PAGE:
It is within this cognitive activation framework that Gruzelier et al. explains the intricacies of hypnosis’ effects on the immune system. First of all, there is evidence to suggest that immune system functionality is lateralised within the brain, specifically to the left hemisphere. This stems from trans-magnetic stimulation studies of salivary IgA (immunoglobin-A) and free cortisol concentration, animal studies, and EEG studies on those with HIV (Clow et al., 2002; Gruzelier, 1989; Gruzelier et al., 1996). As cognitive activation also involves thinking and speaking quickly, activities that are well-established to be lateralised in the left hemisphere, it can be surmised that cognitive activation has a left hemispherical preference. Therefore, the active component of hypnosis, which involves directed and generative imagery, may influence the immune system by triggering cognitive activation, located primarily in the left hemisphere, which in turn is connected to the efficacy of the immune system.
Although we have described hypnosis as a strategy for controlling specific responses to stress, this can be slightly misleading. The flexibility of hypnosis makes it hard to categorize as a therapeutic modality, and this may be one reason why its use has not been widely touted. While there is hardly a dearth of scientific evidence, results have usually been either mixed or specific to certain afflictions. Nevertheless, those familiar with the literature on therapeutic hypnosis may conclude that it can be effective for some persons and disorders, and this in itself makes the area worth further study.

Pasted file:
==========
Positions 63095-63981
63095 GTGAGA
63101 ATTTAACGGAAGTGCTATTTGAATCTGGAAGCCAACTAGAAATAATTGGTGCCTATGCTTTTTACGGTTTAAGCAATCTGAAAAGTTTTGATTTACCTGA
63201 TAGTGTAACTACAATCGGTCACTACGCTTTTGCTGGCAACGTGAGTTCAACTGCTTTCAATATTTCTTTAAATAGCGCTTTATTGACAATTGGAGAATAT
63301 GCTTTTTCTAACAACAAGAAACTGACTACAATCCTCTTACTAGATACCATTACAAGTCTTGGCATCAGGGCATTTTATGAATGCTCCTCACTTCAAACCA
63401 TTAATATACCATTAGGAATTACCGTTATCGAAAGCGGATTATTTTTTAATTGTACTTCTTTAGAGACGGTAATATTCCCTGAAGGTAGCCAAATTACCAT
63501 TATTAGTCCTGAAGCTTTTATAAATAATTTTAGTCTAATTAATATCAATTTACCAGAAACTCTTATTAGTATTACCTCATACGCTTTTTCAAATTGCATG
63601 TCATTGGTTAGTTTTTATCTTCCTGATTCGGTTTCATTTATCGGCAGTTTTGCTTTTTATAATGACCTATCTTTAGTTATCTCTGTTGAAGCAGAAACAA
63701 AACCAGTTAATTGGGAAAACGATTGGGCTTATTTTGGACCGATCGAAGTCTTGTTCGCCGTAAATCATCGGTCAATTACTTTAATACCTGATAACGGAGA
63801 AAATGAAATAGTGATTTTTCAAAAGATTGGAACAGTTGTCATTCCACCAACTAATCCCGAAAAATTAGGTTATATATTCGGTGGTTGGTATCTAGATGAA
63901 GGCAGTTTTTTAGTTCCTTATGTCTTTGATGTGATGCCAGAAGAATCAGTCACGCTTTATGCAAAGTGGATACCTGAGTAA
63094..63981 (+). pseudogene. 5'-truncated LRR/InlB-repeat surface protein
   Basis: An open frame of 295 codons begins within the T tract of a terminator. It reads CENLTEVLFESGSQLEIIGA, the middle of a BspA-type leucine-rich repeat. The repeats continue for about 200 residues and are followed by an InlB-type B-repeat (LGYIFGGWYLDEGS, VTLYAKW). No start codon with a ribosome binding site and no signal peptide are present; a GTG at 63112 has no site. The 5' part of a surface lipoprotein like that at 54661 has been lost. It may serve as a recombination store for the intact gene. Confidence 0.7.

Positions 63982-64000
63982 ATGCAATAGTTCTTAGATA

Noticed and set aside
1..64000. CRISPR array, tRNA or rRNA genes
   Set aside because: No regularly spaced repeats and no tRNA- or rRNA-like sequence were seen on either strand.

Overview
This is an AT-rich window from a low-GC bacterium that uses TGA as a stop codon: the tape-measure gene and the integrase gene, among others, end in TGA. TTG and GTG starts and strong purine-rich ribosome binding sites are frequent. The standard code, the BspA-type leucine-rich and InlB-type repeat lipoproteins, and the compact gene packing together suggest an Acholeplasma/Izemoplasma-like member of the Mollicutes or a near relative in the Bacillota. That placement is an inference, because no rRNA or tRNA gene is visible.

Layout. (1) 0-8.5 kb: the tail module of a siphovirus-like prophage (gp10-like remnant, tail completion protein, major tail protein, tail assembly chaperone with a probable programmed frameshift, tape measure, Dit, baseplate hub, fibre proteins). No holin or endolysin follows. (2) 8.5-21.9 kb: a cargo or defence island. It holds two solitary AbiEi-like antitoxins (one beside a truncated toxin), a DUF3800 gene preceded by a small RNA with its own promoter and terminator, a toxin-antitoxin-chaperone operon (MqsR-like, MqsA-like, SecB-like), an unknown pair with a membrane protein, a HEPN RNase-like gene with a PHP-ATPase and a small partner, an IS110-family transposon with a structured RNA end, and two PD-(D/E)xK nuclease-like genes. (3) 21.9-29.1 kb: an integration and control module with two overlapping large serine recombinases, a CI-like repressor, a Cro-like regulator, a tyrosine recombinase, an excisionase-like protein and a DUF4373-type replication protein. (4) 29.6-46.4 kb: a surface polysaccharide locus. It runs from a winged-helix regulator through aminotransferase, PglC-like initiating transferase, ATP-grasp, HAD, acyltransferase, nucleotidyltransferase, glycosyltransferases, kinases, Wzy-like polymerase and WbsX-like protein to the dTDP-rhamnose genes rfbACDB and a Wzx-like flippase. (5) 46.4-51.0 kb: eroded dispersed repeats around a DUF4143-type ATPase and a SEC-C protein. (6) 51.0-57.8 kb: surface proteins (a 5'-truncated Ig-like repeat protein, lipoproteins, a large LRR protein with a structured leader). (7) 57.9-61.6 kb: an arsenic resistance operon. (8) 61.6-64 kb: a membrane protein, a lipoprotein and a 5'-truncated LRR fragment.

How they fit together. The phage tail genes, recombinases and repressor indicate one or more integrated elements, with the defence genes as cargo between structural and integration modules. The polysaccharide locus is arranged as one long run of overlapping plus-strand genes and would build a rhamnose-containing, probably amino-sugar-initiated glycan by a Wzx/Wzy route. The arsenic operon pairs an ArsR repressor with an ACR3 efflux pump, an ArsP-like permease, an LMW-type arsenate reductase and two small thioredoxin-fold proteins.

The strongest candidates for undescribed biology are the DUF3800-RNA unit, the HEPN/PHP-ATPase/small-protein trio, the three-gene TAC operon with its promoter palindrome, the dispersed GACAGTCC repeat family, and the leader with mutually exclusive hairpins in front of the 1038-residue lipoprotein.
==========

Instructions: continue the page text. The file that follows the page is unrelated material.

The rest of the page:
Putri Sibron is a graduate student in Computational and Cognitive Neuroscience at Eötvös Loránd University, Hungary. She has completed her bachelor’s degree in Psychology at International Islamic University Malaysia (IIUM), Malaysia.
She has had experience as a school psychologist intern at SMK Wangsa Melawati in Malaysia. She has also been active in volunteer work such as with homeless people in Kuala Lumpur, Old Folks Home at AlFikrah, Malaysia, among others.
Her research interests lie in the area of the cognitive and neural basis of perception, memory and aging.
MSc Computational and Cognitive Neuroscience
Methavee Chaloeyjitr is currently a student at Eötvös Loránd University (ELTE) in Budapest, Hungary, studying MSc Computational and Cognitive Neuroscience. She is a graduate from the University of Sussex, United Kingdom (MSc Marketing and Consumer Psychology) and also holds a BSc Psychology from Bangor University, United Kingdom.
She was a research assistant for Chulalongkorn University in Thailand in the summer of 2019, working on a project about subjective well-being and wellness in collaboration with Stanford University in the United States.
Her Masters’ thesis was on the emotional valence of virtual emojis and she wishes to pursue research into virtual/augmented reality environments and their effects on neuropsychology and cognition.